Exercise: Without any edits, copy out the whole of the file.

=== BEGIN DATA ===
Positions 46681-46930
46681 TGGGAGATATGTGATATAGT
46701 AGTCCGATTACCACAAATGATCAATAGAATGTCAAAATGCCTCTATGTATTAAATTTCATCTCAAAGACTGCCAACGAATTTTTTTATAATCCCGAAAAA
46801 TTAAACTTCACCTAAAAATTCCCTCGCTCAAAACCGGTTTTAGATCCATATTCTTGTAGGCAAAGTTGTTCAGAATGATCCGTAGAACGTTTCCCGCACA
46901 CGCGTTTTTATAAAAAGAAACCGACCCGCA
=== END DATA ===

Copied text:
Positions 46681-46930
46681 TGGGAGATATGTGATATAGT
46701 AGTCCGATTACCACAAATGATCAATAGAATGTCAAAATGCCTCTATGTATTAAATTTCATCTCAAAGACTGCCAACGAATTTTTTTATAATCCCGAAAAA
46801 TTAAACTTCACCTAAAAATTCCCTCGCTCAAAACCGGTTTTAGATCCATATTCTTGTAGGCAAAGTTGTTCAGAATGATCCGTAGAACGTTTCCCGCACA
46901 CGCGTTTTTATAAAAAGAAACCGACCCGCA